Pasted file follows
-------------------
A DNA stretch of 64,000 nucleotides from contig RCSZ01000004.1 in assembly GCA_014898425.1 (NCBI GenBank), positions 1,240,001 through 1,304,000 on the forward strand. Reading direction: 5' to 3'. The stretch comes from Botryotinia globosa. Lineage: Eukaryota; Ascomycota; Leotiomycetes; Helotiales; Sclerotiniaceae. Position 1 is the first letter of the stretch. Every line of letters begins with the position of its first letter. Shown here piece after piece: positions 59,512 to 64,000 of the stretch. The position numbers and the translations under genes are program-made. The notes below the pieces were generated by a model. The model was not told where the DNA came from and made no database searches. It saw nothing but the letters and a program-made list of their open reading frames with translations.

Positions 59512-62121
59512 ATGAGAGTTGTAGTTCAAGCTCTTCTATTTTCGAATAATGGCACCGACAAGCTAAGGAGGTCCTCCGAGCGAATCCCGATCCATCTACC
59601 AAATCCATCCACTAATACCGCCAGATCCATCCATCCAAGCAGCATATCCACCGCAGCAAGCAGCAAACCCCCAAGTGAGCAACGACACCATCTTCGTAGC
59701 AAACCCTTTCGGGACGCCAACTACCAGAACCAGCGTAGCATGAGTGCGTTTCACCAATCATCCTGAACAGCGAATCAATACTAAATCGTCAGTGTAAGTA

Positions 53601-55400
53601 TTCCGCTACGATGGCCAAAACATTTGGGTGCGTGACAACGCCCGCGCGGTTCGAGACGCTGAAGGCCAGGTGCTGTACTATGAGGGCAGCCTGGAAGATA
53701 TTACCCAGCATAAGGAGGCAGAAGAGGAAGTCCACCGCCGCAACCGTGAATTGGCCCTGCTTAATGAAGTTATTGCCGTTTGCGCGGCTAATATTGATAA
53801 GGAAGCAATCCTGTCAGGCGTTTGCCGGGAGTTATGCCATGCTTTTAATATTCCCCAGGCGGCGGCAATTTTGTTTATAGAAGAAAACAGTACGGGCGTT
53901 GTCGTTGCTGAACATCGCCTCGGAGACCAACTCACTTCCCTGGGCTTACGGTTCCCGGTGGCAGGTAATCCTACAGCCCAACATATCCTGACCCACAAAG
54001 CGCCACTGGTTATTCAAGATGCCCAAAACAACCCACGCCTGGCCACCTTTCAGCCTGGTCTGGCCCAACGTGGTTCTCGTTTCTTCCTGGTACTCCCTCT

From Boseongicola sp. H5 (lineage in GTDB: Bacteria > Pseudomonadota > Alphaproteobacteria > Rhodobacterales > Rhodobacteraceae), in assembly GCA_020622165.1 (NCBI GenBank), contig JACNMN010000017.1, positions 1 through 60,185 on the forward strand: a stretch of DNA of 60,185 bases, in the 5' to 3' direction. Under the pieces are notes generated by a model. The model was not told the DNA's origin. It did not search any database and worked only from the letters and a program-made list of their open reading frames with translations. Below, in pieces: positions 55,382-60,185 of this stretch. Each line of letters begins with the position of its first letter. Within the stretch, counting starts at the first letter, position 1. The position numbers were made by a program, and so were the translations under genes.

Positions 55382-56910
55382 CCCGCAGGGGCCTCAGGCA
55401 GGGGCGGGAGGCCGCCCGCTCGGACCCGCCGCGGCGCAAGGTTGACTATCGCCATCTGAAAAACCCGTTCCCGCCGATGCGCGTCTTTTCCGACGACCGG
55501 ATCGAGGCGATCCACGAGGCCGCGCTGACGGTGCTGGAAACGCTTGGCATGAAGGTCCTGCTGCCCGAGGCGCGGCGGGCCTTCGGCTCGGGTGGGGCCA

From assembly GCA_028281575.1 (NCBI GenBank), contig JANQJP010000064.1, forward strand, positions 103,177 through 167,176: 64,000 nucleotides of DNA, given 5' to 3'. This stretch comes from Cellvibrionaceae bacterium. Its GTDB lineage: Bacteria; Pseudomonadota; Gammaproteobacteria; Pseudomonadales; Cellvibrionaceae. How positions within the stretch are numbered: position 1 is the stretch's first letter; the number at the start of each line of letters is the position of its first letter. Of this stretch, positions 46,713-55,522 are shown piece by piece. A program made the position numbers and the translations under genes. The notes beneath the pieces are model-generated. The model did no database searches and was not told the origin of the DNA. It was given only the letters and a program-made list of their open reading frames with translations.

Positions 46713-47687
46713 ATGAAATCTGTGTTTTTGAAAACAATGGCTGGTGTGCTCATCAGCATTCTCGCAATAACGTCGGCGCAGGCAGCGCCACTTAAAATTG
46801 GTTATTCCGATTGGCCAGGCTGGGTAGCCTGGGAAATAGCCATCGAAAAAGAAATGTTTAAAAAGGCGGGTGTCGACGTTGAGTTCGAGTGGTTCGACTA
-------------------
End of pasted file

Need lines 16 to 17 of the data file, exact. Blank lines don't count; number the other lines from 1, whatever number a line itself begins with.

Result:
55501 ATCGAGGCGATCCACGAGGCCGCGCTGACGGTGCTGGAAACGCTTGGCATGAAGGTCCTGCTGCCCGAGGCGCGGCGGGCCTTCGGCTCGGGTGGGGCCA

From assembly GCA_028281575.1 (NCBI GenBank), contig JANQJP010000064.1, forward strand, positions 103,177 through 167,176: 64,000 nucleotides of DNA, given 5' to 3'. This stretch comes from Cellvibrionaceae bacterium. Its GTDB lineage: Bacteria; Pseudomonadota; Gammaproteobacteria; Pseudomonadales; Cellvibrionaceae. How positions within the stretch are numbered: position 1 is the stretch's first letter; the number at the start of each line of letters is the position of its first letter. Of this stretch, positions 46,713-55,522 are shown piece by piece. A program made the position numbers and the translations under genes. The notes beneath the pieces are model-generated. The model did no database searches and was not told the origin of the DNA. It was given only the letters and a program-made list of their open reading frames with translations.